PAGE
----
Heading into the city, Betty drops the kids off at Don’s hotel, declining his invitation to have dinner with them as a family. Lingering in front of a department store window display, she wanders in Manhattan with the mystery of Don.

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Shopping bags in hand, she takes a seat at a bar, orders a gimlet. A young proto-Don pays for her drink; she shoos him away initially, but later she corrals him into having a fuck in a vacant back room. A little role reversal; Don is playing family man with the kids, enjoying a meal and their company while Betty is an anonymous person at a bar, banging a rando. It’s the end of the world, after all.

Back in the world of Catholicism, Peggy is being admonished by Father Gill in the church basement. He’s laying on this guilt bullshit pretty strong, and Peggy stands up for her own personal beliefs– “I can’t believe that’s how God is”. It’s plain that she’s made peace with herself in her own way, Padre. Step aside.

Friday morning at Sterling Cooper, news of the merger is flitting around. There’s canapés in the fridge (fancy ones), the conference room is signed out all day.. everyone is on edge because of the news on TV and inside the office.

Confiding in Don, Pete drops the bomb that Duck is set to be the President of Sterling Cooper under PPL’s gaze. Let that marinate for a bit.

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At home, Betty receives a letter from Don.

Dear Betty,

I’m sitting in The Roosevelt looking at the backs of Bobby and Sally’s heads as they watch TV. I’m not letting them change the channel, because watching the news makes me sick, and they can see it.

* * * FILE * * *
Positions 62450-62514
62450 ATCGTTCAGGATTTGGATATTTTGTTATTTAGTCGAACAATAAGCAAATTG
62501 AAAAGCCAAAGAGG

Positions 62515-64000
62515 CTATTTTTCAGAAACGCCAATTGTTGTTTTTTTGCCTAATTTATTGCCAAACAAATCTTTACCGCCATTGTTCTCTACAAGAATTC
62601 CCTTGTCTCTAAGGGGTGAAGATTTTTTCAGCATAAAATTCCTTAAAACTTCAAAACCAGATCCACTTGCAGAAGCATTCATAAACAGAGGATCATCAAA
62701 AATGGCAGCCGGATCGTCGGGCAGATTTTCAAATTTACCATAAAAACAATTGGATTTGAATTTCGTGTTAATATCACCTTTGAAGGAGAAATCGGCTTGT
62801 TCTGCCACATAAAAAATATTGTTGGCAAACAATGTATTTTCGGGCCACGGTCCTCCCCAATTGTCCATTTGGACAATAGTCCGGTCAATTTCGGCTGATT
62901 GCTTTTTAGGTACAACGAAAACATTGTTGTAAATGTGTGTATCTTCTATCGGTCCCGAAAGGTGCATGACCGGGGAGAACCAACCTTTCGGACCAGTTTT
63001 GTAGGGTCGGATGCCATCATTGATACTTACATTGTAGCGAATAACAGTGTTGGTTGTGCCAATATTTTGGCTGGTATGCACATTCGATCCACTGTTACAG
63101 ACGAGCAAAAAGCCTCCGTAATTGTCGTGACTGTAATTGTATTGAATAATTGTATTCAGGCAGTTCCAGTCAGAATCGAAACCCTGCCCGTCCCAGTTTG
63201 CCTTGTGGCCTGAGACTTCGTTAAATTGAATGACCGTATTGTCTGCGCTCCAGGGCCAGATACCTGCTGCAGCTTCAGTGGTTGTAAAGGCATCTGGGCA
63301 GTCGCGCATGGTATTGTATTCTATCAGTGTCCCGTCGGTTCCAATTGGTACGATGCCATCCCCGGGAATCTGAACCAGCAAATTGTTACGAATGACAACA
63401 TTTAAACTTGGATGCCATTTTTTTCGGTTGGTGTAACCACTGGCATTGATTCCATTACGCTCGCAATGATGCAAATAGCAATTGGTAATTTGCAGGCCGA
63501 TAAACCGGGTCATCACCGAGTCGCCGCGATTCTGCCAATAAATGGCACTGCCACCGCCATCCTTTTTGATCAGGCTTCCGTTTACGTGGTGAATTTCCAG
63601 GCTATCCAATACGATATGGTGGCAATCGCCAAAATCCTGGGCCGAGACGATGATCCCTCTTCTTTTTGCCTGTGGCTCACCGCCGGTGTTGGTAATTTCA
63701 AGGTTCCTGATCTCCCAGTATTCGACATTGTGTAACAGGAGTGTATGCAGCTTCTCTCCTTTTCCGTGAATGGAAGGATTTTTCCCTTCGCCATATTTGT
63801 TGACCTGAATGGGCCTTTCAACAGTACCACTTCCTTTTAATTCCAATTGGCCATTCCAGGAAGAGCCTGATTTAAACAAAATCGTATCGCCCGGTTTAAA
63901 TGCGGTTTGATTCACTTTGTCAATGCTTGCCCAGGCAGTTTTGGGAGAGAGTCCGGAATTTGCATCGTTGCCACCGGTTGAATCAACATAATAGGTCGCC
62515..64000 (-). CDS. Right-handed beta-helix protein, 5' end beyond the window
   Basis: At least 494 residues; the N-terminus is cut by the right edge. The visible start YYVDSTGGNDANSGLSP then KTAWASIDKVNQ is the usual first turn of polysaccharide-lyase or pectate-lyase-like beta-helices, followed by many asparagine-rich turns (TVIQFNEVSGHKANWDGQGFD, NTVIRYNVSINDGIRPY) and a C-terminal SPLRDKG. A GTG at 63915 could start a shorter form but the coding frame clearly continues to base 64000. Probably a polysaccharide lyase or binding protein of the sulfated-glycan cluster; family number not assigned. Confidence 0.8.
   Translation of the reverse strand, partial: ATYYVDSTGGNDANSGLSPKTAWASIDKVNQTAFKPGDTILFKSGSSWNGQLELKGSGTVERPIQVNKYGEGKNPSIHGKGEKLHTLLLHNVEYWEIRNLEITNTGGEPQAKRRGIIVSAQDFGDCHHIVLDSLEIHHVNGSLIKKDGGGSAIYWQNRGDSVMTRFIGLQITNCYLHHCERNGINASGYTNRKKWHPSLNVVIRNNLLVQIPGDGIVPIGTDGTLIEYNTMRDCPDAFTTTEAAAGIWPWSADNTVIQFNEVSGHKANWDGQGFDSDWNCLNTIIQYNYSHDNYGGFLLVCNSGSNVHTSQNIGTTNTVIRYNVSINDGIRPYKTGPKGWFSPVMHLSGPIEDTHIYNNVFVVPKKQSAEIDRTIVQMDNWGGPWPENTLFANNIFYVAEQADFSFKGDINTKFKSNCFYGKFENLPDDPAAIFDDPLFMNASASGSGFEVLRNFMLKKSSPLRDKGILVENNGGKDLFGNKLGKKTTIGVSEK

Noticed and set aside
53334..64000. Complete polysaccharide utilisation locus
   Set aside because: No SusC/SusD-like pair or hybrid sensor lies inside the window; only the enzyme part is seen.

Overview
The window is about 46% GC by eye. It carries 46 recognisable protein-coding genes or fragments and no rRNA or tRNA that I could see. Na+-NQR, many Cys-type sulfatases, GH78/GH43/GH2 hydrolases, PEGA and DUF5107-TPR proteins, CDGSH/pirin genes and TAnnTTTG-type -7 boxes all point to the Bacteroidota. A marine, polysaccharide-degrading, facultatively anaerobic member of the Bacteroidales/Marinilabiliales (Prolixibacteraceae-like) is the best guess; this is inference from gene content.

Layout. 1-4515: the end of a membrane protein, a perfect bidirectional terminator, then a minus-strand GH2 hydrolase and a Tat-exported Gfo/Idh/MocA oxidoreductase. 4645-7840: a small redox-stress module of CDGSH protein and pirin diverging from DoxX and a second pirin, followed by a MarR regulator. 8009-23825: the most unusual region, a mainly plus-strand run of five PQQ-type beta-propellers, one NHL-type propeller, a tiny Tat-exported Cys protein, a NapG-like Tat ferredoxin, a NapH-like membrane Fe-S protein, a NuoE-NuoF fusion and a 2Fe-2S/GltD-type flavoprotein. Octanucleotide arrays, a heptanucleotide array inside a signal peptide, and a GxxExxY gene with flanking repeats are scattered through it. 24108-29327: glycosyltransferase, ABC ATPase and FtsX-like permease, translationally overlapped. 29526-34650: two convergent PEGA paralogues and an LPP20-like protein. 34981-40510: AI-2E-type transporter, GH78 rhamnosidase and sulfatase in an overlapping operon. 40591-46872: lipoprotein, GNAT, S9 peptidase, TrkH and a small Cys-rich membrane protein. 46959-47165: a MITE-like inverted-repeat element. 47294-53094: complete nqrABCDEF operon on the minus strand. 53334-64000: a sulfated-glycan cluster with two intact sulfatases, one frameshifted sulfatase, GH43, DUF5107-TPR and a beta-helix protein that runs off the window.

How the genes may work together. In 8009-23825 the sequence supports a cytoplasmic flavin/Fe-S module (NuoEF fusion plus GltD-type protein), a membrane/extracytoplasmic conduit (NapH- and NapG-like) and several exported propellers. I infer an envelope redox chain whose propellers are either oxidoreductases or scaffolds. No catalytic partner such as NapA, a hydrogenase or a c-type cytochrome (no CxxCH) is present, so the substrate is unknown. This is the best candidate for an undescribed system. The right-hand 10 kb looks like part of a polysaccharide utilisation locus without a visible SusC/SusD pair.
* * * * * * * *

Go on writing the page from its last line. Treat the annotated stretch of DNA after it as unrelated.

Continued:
I think about you, and how I behaved, and my regret. I know it’s my fault you are not here right now.

I understand why you feel it’s better to go on without me, and I know that you won’t be alone for very long, but, without you, I’ll be alone forever.

I love you.

-Don

In the big meeting with the PPL guys, Duck expresses ~quelle surprise~ when Sinjin states Duck will be prez over at Sterling Cooper once the merger is complete. He makes a bizarre speech, yapping about media buying, pinpointed with incredible accuracy; Cooper correctly points out that Duck failed to mention their clients at all. Time to drop some bombs.

Don: “What? I think it sounds like a great agency, and I think Duck is the man to run it. I just don’t think I’ll be a part of it.”

Sinjin: “You don’t want to be a part of it?”

Don: “If this is the agency you want, Duck is the man for the job.”

Duck: “This is what I’m talking about, artistic temperament..”

Roger: “Don, is this really necessary?”

Duck: “It is. Because he loves this room, and hearing his own voice, and saving the day.. except this time he’s got to get with a team. You can either honour your contract, or walk out that door with nothing and start selling insurance.”

Don: [pauses] “I don’t have a contract.”

Roger: “We’re close! We didn’t think we needed one.”